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The Treaty of Waitangi

05 Feb 2019
By Rhys Lawrence
Waitangi Signing Marcus King 1891 1983

Te Tiriti Ō Waitangi,
The Treaty of Waitangi

Waitangi Day marks the signing of one of Aotearoa / New Zealand's founding documents on the 6th February 1840 between the British Crown and Māori. 

Waitangi Signing Marcus King 1891 1983

Named after the place where it was first signed in the Bay of Islands, on the 6th February 1840. Te Tiriti (The Treaty) was signed between representatives of the British Crown and over 500 Māori Rangatira (chiefs/leaders) from across the country.

It guaranteed Māori tino rangatiratanga (independence / chieftainship) over their lands & estates, forests, fisheries & other treasured assets. As well as equal rights to all.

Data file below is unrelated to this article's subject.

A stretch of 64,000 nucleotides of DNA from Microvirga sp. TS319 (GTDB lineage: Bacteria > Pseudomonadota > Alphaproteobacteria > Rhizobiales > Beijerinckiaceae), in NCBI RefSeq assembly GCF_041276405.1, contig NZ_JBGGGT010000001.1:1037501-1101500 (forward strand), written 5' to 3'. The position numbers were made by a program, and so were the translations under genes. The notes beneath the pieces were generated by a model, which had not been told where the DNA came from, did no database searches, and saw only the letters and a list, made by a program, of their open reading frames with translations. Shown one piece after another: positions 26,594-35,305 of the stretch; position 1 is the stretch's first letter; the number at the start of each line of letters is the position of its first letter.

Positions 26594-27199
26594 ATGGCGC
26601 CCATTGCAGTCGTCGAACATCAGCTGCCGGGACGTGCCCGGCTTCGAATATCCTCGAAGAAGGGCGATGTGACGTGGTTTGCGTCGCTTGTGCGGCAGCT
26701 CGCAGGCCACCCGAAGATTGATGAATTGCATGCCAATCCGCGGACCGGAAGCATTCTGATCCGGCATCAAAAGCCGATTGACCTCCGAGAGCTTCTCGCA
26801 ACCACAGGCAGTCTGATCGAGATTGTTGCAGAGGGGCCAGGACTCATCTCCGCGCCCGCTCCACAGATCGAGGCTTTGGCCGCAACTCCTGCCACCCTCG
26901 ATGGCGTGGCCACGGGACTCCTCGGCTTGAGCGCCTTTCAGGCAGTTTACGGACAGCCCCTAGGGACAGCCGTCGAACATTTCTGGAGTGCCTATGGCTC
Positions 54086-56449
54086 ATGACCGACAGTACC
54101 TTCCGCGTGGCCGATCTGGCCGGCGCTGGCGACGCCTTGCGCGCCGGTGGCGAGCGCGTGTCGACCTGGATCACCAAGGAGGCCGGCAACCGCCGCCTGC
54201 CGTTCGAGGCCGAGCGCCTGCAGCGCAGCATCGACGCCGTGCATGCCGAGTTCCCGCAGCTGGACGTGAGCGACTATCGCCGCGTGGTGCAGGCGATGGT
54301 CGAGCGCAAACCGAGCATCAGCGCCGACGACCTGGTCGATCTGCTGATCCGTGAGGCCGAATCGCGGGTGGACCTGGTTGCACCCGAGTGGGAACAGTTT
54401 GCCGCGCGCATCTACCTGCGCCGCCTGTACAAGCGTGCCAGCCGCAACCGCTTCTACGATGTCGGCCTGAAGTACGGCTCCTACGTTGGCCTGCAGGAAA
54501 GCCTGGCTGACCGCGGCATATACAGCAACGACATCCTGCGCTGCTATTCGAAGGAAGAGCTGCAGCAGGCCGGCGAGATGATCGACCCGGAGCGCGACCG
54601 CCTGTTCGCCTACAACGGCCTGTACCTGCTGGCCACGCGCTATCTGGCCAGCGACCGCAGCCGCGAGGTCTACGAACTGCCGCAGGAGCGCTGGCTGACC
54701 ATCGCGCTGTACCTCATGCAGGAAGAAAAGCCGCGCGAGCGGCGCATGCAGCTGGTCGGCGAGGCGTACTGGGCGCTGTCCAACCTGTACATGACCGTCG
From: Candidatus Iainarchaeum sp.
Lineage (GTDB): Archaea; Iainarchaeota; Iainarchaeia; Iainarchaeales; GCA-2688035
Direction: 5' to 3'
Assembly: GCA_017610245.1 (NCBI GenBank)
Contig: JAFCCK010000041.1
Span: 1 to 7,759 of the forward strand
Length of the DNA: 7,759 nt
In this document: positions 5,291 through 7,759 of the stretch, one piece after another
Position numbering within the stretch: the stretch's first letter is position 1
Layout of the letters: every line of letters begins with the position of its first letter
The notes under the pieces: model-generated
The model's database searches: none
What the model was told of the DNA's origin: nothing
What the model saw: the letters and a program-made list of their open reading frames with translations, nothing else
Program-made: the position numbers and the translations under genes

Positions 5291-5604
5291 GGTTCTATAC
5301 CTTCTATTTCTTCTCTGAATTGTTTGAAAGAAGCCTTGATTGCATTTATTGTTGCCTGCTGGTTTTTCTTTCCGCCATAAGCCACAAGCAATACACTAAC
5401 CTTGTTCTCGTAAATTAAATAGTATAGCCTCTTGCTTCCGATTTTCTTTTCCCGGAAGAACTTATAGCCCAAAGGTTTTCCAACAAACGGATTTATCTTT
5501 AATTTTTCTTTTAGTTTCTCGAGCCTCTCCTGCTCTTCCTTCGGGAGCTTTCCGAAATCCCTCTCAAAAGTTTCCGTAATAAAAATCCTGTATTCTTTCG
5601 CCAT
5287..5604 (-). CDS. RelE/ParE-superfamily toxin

Since the signing of the treaty, successive governments took actions resulting in the loss of Māori land and language, and the decline of Māori economic, social & cultural wellbeing.

In the 1960s & 1970s, the Māori renaissance saw a public push for greater recognition of Māori rights under the treaty.

As a result, in 1975 the Waitangi tribunal was established to hear claims of breaches of the treaty.

Since then, treaty settlements with the New Zealand government have gone some way to make economic, social & cultural recompense back to Iwi (tribes).

In 2019, Waitangi day means many things to many people.

Now, on the 6th of February, kiwis everywhere have a day to reflect on our country’s history, celebrate Māori performing arts, entertainment, culture & language, and to spend time with family & friends.